Race Retro Classic Car Sale 2017

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1965 Maserati Mistral 3700 Coupé

Lot No.: 529

Registration: GGO 495C
Chassis Number: AM109 232
Engine Number: 109 232
Number of cylinders: 6
CC: 3692cc
Year of Manufacture: 1965
Sold for (£): Unsold

With the 3500 GT nearing the end of its successful run, Maserati entrusted to Pietro Frua the task of designing a new two-seater coupé, based on the Tipo 109 chassis. So was born the Mistral, the first in a series a classic Maseratis to be given the name of a legendary wind and the last model from the Casa del Tridente to be equipped with a straight six cylinder engine before Maserati moved on to V8 engines for their production cars.

Frua's new creation, originally named the 'Due Posti' (two seats), was first shown in a preview at the Salone Internazionale dell'Automobile di Torino in November 1963. This classic Italian 'GranTurismo' entered production in 1964 and remained so until 1970. The seven years of production was proof of the beauty and originality of its design and is, in the view of many, the most beautiful body to come from Pietro Frua of Turin. It was at the suggestion of Col. Simone, the French Maserati Concessionaire, that the Due Posti should be renamed 'Mistral'.

The engine was a direct descendent of the 6-cylinder unit mounted in the Tipo 350S sports racer and boasted a close relationship with the engine that powered the Tipo 250F F1 single-seater, driven by Manuel Fangio, to Maserati's one and only F1 World Championship in 1957. Mistral engines evolved throughout its production life from 3,500cc to 3,700cc and then to 4,000cc. In total, just 828 Mistral Coupés were manufactured and of these, a very small percentage were delivered in right-hand drive form.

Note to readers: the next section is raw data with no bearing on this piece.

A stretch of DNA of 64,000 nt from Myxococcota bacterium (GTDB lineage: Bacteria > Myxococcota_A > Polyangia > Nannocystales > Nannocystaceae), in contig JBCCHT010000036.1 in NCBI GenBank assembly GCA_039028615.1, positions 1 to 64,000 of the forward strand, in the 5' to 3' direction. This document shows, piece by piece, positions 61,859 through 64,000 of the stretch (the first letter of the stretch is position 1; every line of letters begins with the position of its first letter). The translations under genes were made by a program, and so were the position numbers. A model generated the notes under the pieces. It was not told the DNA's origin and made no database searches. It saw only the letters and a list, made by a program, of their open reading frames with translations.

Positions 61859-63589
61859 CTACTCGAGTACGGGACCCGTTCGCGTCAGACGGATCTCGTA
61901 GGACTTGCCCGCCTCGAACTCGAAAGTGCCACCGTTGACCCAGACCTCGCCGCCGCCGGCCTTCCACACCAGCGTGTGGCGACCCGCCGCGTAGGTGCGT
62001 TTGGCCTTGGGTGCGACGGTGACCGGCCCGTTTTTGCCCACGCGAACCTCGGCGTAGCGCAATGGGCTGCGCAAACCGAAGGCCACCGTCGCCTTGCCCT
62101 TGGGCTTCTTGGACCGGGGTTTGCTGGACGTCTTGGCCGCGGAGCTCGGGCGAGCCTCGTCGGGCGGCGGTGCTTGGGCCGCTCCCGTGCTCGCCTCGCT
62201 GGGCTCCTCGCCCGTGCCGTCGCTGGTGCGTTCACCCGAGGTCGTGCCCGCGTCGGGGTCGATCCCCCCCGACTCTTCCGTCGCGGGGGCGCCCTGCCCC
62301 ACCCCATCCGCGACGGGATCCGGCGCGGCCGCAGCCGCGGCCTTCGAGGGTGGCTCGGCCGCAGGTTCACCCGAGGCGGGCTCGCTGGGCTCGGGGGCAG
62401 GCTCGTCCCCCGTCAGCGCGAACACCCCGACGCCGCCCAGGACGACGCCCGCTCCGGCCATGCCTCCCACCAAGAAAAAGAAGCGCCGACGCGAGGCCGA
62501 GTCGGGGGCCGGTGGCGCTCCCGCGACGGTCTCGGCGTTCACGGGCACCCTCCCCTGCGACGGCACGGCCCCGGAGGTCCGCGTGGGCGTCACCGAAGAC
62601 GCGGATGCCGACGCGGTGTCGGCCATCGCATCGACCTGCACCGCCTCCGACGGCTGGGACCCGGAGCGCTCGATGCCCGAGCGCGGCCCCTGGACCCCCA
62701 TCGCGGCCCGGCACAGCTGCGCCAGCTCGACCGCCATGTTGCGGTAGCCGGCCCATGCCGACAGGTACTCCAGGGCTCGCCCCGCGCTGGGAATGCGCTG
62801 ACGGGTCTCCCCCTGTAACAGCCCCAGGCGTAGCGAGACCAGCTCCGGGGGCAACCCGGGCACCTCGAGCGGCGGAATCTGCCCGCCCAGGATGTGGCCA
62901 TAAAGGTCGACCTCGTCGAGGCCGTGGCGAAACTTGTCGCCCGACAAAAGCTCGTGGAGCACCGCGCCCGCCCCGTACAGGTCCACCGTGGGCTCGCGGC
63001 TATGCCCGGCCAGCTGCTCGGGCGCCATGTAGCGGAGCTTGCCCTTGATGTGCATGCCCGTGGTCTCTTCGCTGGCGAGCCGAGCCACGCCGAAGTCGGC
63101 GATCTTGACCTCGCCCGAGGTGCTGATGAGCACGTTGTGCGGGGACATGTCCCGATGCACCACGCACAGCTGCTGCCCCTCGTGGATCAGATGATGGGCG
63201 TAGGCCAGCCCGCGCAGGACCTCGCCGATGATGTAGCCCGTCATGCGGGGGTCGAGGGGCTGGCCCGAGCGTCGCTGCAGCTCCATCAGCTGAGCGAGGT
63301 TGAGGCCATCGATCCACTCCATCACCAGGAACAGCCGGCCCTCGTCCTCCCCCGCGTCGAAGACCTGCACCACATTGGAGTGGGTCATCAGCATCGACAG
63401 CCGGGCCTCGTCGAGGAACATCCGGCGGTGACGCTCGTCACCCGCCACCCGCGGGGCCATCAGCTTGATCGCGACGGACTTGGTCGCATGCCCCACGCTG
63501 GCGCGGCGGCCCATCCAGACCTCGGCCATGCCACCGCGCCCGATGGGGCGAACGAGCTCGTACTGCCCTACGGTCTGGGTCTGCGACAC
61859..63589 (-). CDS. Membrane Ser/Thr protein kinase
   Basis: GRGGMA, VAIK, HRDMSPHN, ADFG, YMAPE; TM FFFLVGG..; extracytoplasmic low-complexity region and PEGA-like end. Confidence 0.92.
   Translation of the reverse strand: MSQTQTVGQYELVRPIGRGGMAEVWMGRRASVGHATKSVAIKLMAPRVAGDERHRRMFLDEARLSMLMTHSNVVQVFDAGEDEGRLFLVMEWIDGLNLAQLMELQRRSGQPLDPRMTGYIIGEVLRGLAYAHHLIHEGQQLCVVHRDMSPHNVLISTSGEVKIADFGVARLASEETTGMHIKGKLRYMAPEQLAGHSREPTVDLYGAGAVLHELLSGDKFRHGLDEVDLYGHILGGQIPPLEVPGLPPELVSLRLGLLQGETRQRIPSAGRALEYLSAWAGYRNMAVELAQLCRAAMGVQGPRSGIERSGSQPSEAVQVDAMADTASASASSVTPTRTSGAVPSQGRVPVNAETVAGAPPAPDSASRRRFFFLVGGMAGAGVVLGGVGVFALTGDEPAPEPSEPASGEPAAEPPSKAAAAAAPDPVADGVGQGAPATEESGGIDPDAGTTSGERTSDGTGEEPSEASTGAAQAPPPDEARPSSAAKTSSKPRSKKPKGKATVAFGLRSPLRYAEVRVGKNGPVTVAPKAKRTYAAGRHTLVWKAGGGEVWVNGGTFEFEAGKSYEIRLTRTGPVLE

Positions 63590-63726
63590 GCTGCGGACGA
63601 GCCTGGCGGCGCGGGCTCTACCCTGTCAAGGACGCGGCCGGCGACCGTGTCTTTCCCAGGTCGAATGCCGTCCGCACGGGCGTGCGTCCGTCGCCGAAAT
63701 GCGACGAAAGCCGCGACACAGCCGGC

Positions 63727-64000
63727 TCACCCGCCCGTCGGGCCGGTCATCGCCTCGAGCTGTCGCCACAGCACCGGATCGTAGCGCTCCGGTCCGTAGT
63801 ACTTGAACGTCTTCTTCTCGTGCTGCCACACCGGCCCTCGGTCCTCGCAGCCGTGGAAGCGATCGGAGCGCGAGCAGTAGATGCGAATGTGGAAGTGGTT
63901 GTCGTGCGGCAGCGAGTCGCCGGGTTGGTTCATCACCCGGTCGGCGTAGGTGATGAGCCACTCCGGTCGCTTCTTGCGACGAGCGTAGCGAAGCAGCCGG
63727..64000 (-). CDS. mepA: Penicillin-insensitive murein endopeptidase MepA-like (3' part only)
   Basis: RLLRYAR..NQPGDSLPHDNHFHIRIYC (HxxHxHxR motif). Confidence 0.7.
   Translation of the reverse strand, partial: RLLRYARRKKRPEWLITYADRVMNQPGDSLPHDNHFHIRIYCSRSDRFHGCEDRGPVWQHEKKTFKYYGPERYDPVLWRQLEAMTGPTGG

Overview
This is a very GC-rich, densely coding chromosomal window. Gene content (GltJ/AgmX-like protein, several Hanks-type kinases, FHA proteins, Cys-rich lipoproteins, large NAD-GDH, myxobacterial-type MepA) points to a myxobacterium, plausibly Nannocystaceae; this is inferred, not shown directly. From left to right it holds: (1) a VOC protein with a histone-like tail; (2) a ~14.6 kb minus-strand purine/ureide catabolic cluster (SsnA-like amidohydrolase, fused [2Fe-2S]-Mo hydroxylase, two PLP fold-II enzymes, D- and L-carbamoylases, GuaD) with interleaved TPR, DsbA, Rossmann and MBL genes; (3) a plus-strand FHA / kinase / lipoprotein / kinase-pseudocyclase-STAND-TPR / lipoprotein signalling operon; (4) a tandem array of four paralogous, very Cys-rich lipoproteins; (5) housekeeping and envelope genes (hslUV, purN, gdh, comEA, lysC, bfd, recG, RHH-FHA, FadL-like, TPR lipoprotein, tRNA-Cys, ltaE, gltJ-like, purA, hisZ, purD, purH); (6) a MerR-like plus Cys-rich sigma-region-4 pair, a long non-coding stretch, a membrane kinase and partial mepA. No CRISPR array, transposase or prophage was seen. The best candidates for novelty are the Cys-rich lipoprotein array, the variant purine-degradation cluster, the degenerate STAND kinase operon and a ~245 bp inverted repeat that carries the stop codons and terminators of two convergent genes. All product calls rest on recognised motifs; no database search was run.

This stunning and extremely rare, UK-supplied example was first registered on 14th October 1965 to a Mr James Alistair Todd of Marlborough. It remained with its first owner until 1989 and had just one additional owner until it was purchased by our vendor in 2008. Himself a skilled engineer, the car was then stripped and sympathetically restored over a seven-year period.

The bodywork was painted and the engine was fully rebuilt with help and parts from Bill McGrath-Maserati. There are a number of invoices in the history file from Bill and other suppliers. In total, not counting his own hands-on involvement, the receipts added up to around £45,000, a serious amount considering this did not include any labour. Completed in 2015 and supplied with an MoT Certificate until May 2017, the car presents very well today.

The paintwork is not perfect but is very presentable, the interior has been kept largely original, and the engine bay looks superb and has been detailed and finished to a high standard, The car has covered a gentle 2,500 miles since it was finished.

A copy of the previous registration details confirms just three registered keepers from new. We welcome pre-sale inspections and encourage prospective bidders to contact the office for further details. This incredibly rare Maserati is ready for a new home and offers exclusivity, performance, and excellent value, especially when compared with Aston Martins and Ferraris from the same era.